Every woman starts out with a 3% to 5% chance of having a baby with a birth defect, but uncontrolled diabetes increases that risk. Al Romeo, registered nurse with Utah Department of Health's MotherToBaby program stopped by KUTV to talk about the risks for birth defects with uncontrolled diabetes.
Diabetes is one of the most common risks for birth defects. Women with diabetes should work with their provider to control their diabetes before they get pregnant. Mom’s provider will test her Hemoglobin A1C to see if it is within the normal range. Keeping the A1C in the normal range during the pregnancy will reduce the risks. Some of the birth defects associated with uncontrolled diabetes include birth defects in the spine, heart, bones, urinary tract, reproductive tract, and digestive system. Other risks include greater risk for miscarriage, stillbirth, pre-eclampsia, and polyhydramanios (too much fluid around the baby). At birth, babies born to moms with diabetes are at greater risk for being large (sometimes over 10 pounds), having breathing difficulties, jaundice, and low blood sugar.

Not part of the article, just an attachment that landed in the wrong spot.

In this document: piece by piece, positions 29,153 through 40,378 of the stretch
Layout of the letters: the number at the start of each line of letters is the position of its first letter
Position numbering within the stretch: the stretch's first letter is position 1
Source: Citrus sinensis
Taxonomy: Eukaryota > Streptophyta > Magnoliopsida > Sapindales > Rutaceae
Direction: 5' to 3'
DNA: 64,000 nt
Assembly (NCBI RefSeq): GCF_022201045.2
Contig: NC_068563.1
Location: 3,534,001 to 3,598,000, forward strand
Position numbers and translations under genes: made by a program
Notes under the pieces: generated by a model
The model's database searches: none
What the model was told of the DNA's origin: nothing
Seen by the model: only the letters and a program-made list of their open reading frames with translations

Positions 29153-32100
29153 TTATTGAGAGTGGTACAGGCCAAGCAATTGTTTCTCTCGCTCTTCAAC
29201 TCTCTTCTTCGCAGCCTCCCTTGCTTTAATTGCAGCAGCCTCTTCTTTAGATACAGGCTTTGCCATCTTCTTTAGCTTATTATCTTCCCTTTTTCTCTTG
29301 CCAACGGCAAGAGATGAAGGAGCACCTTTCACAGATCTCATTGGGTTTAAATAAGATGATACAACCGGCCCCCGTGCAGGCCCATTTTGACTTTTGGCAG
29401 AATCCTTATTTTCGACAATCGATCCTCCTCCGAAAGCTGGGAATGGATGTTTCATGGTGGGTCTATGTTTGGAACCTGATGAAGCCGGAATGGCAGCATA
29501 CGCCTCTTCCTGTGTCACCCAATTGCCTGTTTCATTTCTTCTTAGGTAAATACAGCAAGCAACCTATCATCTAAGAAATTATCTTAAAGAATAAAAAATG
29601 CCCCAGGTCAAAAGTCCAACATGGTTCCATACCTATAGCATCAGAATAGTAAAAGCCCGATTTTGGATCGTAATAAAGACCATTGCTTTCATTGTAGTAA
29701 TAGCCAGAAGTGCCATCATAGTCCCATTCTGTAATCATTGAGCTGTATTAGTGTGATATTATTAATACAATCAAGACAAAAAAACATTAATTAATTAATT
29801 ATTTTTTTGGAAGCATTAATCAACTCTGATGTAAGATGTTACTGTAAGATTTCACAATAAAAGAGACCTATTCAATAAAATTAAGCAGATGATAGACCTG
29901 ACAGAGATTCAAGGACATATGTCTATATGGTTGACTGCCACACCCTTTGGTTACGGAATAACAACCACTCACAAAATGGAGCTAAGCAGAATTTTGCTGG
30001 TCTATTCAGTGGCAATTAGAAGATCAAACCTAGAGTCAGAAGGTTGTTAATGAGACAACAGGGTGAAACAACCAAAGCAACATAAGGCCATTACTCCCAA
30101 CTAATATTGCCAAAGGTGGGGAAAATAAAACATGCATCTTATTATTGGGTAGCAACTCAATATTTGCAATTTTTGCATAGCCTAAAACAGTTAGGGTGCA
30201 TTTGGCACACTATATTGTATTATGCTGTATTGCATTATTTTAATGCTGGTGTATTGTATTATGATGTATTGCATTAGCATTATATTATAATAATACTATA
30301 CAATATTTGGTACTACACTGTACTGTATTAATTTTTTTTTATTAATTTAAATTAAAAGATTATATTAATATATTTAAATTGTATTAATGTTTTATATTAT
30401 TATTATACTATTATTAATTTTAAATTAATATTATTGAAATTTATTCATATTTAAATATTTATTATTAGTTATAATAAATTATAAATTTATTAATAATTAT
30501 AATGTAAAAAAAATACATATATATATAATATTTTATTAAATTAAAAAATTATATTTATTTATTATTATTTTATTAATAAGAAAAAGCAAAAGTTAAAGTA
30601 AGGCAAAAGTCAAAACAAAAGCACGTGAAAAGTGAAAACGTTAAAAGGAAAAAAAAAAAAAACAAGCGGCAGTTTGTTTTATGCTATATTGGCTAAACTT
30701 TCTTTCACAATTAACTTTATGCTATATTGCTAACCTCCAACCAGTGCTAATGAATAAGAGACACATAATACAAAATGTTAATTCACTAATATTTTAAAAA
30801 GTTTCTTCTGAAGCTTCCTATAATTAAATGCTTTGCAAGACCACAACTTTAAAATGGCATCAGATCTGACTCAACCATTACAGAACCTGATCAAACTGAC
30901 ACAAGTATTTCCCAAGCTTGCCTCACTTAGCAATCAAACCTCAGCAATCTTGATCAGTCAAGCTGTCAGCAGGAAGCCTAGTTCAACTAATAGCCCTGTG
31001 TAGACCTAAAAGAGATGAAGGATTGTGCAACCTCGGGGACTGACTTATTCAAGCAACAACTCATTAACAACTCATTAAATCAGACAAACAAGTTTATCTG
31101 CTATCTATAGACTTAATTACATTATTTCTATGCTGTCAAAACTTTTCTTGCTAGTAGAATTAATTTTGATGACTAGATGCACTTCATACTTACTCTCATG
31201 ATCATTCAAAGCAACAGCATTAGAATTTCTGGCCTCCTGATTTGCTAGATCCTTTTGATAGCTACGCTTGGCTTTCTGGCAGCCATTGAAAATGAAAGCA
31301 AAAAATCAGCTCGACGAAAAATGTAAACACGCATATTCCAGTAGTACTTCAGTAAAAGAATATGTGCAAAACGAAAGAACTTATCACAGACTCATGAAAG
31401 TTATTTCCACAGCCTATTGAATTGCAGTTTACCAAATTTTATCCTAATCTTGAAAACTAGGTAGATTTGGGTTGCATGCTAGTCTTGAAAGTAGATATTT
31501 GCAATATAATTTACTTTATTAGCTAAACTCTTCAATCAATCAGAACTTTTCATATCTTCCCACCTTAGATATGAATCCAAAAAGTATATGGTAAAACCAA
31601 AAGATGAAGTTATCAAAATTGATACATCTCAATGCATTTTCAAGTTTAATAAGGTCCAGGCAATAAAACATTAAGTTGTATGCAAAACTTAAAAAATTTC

Not every woman with uncontrolled diabetes will have a baby with a birth defect but the risk increases from that baseline of about 5% to about 20% for very poorly controlled diabetes. During pregnancy, the doctor may recommend different tests, such as an ultrasound and echocardiogram to look at the heart, to determine if the baby is developing properly. Insulin is commonly used to control diabetes during pregnancy and the insulin does not increase the risks for birth defects.
Gestational diabetes usually develops later in pregnancy, after those structures like the heart are already formed, so there is less of a risk in pregnancy. But it still needs to be controlled well to prevent the other problems that baby could have at birth such as breathing problems.
For breastfeeding, moms should also control their diabetes to help produce milk and to prevent hypoglycemia, low blood sugar, in the infant.
If you have questions about your medications or exposures, you can talk to a teratogen information specialist about your specific situation and medications by visiting MotherToBaby.utah.gov or calling us at 801-328-2229.